D. Michael Collins took the oath of office Thursday night at Government Center. The snow drifted and the winds blew and the cynics narrowed their eyes and licked their lips.
Mr. Collins’ way will not be easy. There are people who want him to fail for no good reason — because he is who he is; or because they lost and Mr. Collins and his team won; or just because it’s not enough for some people to do well — they also want to see others fail.
But Mr. Collins will not fail if he simply does his duty.
That sounds very simplistic and Pollyannaish.
What I mean is this: All sorts of forces pull at a mayor, a governor, or a president. They are forces not very different from those which pull on the experienced legislator. But they can undo a chief executive.
What are these forces? They are the forces of distraction: Ego; payoff for political friends; payback for political enemies; the desire to retain popularity; the desire for re-election.
If Mr. Collins puts all that aside, if he can restrain his own ego; tell his friends “no” when he thinks they are wrong; and resist political pettiness and vengeance, he will be well on his way to being a good mayor.
All of this is hard — a lot easier to say than do.
Mr. Collins is not an egoistic man. But we all have our vanities. He must guard against always wanting to be right and also wanting people to know it. And he must guard against wanting to do it all himself. He must learn to delegate and to trust.
Mr. Collins knows all that, which is half the battle.
If he can also forget about running for re-election and focus on the now — this term — he will be a fine mayor, whether he is recognized as such in the present or not.
I guess I think being a good mayor comes down to two things:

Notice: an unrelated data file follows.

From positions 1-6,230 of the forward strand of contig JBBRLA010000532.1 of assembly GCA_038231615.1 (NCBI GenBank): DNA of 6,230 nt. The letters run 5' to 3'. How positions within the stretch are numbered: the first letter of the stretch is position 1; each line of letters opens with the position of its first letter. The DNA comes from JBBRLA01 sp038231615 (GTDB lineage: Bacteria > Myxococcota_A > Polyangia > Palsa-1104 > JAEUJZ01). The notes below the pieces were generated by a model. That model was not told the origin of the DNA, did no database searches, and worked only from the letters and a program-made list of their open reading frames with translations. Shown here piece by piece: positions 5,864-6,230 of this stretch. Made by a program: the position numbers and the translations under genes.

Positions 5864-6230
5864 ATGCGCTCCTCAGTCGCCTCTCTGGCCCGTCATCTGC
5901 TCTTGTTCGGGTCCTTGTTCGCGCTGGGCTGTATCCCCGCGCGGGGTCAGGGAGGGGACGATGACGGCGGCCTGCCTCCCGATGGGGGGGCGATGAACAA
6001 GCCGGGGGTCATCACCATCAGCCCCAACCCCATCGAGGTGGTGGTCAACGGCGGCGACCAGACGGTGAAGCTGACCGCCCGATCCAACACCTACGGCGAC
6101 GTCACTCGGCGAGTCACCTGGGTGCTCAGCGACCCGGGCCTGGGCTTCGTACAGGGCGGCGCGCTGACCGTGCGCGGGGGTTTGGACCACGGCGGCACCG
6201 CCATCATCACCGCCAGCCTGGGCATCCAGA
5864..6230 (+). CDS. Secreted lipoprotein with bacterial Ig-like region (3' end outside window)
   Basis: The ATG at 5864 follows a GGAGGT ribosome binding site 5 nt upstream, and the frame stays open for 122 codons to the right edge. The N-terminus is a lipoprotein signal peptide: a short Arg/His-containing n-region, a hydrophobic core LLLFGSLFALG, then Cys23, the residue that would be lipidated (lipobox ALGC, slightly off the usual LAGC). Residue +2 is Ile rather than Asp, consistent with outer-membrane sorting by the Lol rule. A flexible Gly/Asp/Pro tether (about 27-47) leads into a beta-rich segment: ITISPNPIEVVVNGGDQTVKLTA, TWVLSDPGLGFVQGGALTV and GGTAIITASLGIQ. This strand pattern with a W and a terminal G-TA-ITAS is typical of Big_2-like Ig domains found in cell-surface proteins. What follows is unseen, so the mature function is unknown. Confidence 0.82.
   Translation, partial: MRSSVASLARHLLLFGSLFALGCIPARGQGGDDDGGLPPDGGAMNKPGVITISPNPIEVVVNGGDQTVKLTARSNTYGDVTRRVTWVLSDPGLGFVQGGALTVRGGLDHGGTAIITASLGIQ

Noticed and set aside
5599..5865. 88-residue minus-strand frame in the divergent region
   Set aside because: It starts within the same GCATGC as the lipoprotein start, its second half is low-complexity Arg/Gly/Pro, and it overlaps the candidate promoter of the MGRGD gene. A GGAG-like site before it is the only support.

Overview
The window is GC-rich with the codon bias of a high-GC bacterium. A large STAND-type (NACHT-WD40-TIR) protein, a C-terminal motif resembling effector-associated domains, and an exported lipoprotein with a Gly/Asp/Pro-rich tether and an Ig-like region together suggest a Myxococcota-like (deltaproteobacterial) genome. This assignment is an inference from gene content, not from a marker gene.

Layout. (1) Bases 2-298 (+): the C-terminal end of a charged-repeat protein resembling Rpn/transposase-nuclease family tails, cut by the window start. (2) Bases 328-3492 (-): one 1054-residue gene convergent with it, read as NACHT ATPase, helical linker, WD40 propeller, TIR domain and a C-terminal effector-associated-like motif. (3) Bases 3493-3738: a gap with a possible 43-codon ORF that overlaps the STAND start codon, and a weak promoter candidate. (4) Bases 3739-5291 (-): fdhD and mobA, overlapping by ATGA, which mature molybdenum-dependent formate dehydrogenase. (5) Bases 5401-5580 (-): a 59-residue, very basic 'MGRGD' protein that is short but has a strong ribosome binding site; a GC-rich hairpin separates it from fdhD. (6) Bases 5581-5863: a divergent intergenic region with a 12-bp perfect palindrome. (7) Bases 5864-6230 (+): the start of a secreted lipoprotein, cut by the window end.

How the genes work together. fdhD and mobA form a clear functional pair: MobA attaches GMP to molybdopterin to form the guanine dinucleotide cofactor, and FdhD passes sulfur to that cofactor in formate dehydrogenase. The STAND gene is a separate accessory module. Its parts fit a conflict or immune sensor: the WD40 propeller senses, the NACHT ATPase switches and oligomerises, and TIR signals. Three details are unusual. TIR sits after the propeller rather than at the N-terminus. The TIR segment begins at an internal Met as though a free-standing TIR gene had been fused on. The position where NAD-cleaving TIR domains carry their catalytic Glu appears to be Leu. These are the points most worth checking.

The first is character.
Issues and alliances matter, of course. And every mayor has an agenda. This mayor has a heavy one. He wants to improve government while streamlining it. He wants to tackle urban blight and homelessness and restore neighborhoods. That’s ambitious.
But what people remember are the tests of character. Public executives must respond to events they cannot control. When an unexpected crisis came up, how did the mayor respond? When his own or his allies interests were in opposition to the public’s what did he do?
Character. Think Nelson Mandela, not George W. Bush or Bill Clinton.
Second, in retrospect what history asks of a mayor is: Did he defend the community; did he protect the town?
Over Christmas, I visited the little Ohio town where I grew up — a town I loved and that my father and grandfather did much to improve. What I saw was a town where the political leadership, over time, failed. They let public assets be destroyed. Not because they were corrupt like past leaders in Detroit, or Hartford, but because of a failure of imagination or the triumph of pettiness.
Don’t let smallness triumph, Mayor Collins. Defend the community; protect the town. Do that and you cannot fail.
Keith C. Burris is a columnist for The Blade.
Contact him at: firstname.lastname@example.org or 419-724-6266.
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